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Old 05-22-2015, 08:46 AM
 
Location: Zurich, Switzerland/ Piedmont, CA
31,598 posts, read 53,291,591 times
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Quote:
Originally Posted by SweethomeSanAntonio View Post
San Antonio is fast approaching the 2.5 million mark, "dwarfs" is a bit of an exaggeration. Dekalb and Fulton Counties cover between 800-900 square miles and include the bulk of urban Atlanta, 1.7 million residents, the rest of the metro is not as urban, a whole lot of low density exburbs over a very large territory. San Antonio has 1.5 million people within less than 400 square miles, granted San Antonio doesn't have nowhere near as many exburbs like Atlanta, there isn't much outlying exburbs in the western and southern portions of metro S.A, the heavy population base is north and northwest of San Antonio and along the I-35 corridor towards Austin, one of the fastest growing regions in the country.
Your reasoning for claiming that its an exaggeration to say that Atlanta dwarfs San Antonio is totally flawed.

Atlanta has over 6 million people in it's combined statistical area. That totally dwarfs San Antonio.
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Old 05-22-2015, 09:05 AM
 
8,702 posts, read 6,383,312 times
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Quote:
Originally Posted by SweethomeSanAntonio View Post
San Antonio is fast approaching the 2.5 million mark, "dwarfs" is a bit of an exaggeration. Dekalb and Fulton Counties cover between 800-900 square miles and include the bulk of urban Atlanta, 1.7 million residents, the rest of the metro is not as urban, a whole lot of low density exburbs over a very large territory. San Antonio has 1.5 million people within less than 400 square miles, granted San Antonio doesn't have nowhere near as many exburbs like Atlanta, there isn't much outlying exburbs in the western and southern portions of metro S.A, the heavy population base is north and northwest of San Antonio and along the I-35 corridor towards Austin, one of the fastest growing regions in the country.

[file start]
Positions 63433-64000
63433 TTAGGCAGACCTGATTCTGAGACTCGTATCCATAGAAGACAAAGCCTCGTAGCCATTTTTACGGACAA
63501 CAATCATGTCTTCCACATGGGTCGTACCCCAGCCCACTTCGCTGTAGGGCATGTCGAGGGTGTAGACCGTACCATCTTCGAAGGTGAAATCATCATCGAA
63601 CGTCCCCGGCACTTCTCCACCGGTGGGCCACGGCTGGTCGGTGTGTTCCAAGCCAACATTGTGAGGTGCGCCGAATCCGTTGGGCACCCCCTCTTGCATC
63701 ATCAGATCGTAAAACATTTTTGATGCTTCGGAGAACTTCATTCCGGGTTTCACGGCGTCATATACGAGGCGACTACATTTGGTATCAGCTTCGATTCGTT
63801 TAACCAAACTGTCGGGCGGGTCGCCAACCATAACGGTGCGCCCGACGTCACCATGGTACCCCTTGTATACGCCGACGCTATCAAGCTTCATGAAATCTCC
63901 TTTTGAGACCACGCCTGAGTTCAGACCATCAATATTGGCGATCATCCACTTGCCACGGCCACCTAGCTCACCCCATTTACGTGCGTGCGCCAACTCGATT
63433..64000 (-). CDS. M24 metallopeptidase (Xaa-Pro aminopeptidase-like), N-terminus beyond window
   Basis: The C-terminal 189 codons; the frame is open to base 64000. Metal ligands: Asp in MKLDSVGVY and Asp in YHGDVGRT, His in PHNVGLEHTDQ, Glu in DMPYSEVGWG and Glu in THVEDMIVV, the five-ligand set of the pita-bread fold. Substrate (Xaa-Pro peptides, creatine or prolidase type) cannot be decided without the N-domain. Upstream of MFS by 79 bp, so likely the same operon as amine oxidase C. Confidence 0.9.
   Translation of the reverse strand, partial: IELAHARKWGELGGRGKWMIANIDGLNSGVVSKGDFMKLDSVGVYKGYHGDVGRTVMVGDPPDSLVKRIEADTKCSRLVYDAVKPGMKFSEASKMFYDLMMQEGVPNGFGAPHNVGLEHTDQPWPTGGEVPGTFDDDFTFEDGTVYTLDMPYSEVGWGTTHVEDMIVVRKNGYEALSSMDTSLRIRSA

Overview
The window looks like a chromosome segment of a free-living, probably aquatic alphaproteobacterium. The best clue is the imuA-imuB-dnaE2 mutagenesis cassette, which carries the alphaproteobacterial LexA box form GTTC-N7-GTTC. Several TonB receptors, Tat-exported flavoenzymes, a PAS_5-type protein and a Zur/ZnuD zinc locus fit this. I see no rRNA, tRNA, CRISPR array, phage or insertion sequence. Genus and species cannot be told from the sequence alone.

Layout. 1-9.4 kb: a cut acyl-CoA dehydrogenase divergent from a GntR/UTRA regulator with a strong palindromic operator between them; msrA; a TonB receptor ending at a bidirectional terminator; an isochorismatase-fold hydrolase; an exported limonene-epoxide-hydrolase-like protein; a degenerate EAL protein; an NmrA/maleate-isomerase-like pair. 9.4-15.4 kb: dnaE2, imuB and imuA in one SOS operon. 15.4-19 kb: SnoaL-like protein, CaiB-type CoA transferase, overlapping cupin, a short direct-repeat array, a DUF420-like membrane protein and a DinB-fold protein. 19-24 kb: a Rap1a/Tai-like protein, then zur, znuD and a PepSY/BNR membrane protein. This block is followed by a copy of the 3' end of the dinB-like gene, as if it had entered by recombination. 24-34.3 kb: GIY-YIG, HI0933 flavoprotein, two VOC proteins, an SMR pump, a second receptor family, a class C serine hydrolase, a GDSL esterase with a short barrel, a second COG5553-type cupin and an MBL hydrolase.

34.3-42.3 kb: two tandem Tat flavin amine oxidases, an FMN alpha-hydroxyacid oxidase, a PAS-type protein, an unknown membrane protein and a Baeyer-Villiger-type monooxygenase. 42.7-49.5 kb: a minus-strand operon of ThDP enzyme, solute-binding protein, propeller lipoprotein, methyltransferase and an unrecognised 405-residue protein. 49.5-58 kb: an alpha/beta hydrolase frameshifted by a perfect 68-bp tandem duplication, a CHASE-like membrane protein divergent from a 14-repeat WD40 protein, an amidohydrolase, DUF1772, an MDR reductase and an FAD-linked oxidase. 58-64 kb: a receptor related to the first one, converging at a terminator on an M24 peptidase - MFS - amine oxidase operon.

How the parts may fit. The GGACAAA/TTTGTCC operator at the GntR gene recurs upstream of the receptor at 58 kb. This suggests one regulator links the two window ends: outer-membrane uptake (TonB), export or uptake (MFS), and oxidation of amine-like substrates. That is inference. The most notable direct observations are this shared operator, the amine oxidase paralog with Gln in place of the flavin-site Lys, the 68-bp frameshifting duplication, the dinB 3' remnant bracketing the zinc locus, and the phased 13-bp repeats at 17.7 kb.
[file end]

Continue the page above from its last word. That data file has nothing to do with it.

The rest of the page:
If you are a guy, is it important to know your bra size? Exactly! Would it make sense for two guys to argue who has the bigger bra size? Exactly! That is a metric for women....not men. Similarly, these MSA, CSA and all these other metrics ARE NOT DESIGNED FOR use by 99% percent of people. They are for politics and maybe marketing purposes.

When have any of you been riding in your car and crashed into the invisible forcefield of a city boundary, county boundary, MSA boundary or CSA boundary? We do not live our every day lives bounded or restricted by these metrics....so why do we keep talking about them when we cannot even use them? I think what most people use is reasonable access, based upon a radius. You might consider your "area" to be defined as what you can have access to in a 30 minute drive, 40 minute drive, 50 minute drive, etc. I have never heard anyone say that they don't want to take a job because it is outside my official MSA, my official city or my official county. I have heard people say that it is too far a drive though...and that they wanted something closer. So people basically use distance....and not some man made constructs like city lines, county lines, MSA definitions and such.

For me, I just like to know how many people exist in a certain mile radius and that tells me how big a place is and what is likely available to me. All other metrics, to me, are like men arguing over their bra size. Now, granted, these statistics are good in providing information about population trends in an area.....but not in saying what area is really bigger or better than another area. I have been to San Antonio a couple of times, and lived in Atlanta for brief time. There are a lot of more people available to me in a 50 minute radius of Atlanta that a similar radius in San Antonio.....way more.

Last edited by Indentured Servant; 05-22-2015 at 09:39 AM..
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Old 05-22-2015, 09:07 AM
 
2,036 posts, read 1,449,871 times
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Quote:
Originally Posted by atadytic19 View Post
Looks like Seattle is in the top 20 now. It should have passed Memphis, is neck and neck with El Paso, and looks like both Seattle and El Paso will be passing Detroit soon.

I won't be surprised if the estimates for 2015 put Seattle at 18, El Paso at 19, Memphis at 20 and Detroit at 21.